I really enjoyed watching Penelope May as Hannah, again while this was a character constantly trying to be detestable, she very nearly made her portrayal someone to like. Most especially towards the end when the performance was getting towards the tenderness that I would so have liked one character in this play to exhibit. She was also in two of the best scenes of the play with that brief heartwarming dance with Jamie (Connor McAvoy) and later that awkward challenging one with Lenny (a quite brilliant Jake Rivers).

The final individual mention must go to the ever reliable Aoife Smyth as Trish. Once again I hated the character, however I absolutely loved everything about the performances. Stark and brash to the extreme, it was everything needed of the horrid character and Miss Smyth remains one of my ones to watch.

So the University actors did not let the side down and while I fully understand why this play would be selected as a tremendously challenging piece for them to perform. I remain quite clear in my opinion that picking it was one step too far to endear these plays to an audience outside that of family, students and friends. One which these shows deserve. I hope quite honestly that the couple that left were family, as I would be horrified that a couple of casual viewers could be put off from attending these wonderful shows again. So the most horrible play I have seen the Uni actors perform, but still brimming with top notch performances.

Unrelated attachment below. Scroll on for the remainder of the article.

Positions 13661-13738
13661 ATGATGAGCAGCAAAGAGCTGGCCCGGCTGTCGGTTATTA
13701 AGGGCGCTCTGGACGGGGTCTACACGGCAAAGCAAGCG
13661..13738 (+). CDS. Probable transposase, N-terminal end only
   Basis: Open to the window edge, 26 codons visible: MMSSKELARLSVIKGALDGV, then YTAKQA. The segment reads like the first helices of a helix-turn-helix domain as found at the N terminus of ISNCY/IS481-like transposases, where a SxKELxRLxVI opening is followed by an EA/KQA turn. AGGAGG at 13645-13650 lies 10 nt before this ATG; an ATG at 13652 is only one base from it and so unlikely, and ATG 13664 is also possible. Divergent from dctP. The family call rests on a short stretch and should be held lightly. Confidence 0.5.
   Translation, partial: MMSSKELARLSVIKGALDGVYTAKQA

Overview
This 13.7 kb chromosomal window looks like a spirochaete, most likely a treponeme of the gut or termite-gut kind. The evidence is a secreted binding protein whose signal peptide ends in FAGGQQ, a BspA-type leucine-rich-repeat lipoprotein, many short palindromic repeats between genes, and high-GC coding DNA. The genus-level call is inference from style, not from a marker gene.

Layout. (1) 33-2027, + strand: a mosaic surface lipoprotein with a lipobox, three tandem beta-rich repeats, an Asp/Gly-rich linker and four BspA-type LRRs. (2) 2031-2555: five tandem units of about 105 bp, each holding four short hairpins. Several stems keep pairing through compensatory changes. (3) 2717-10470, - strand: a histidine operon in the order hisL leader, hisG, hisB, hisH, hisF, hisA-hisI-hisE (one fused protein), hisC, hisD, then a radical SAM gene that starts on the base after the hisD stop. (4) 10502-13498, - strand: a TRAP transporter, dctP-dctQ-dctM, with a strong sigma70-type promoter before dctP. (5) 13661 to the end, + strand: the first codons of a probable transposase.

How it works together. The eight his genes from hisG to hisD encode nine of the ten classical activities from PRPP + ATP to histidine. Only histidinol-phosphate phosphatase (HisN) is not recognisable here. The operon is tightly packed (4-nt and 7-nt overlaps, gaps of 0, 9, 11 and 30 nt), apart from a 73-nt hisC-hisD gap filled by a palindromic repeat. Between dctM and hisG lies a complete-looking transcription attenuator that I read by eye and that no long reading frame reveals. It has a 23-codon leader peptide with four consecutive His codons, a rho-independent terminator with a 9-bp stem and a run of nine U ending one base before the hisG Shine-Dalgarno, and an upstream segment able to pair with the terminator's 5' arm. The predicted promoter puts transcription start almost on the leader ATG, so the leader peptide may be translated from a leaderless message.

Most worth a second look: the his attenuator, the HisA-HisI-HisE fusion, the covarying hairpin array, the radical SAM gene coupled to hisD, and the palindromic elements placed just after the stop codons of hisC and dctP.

Performance reviewed: Friday 17th March, 2016 at the Royal & Derngate (Royal), Northampton.
Days Of Significance was one of three show  performed at the Royal by the University Of Northampton BA (Hons) Actors between Wednesday 16th to Saturday 19th March, 2016.
Details of each are below.

Blue Stockings: http://www.royalandderngate.co.uk/whatson/2016-2017/Royal/uonBS
Days Of Significance: http://www.royalandderngate.co.uk/whatson/2016-2017/Royal/uonDOS
Welcome To Thebes: http://www.royalandderngate.co.uk/Productions/290220/282506/UONwtt

Details of Royal & Derngate can be found by visiting their website at http://www.royalandderngate.co.uk/

Popular posts from this blog

Review of Blue/Orange at Royal & Derngate (Royal), Northampton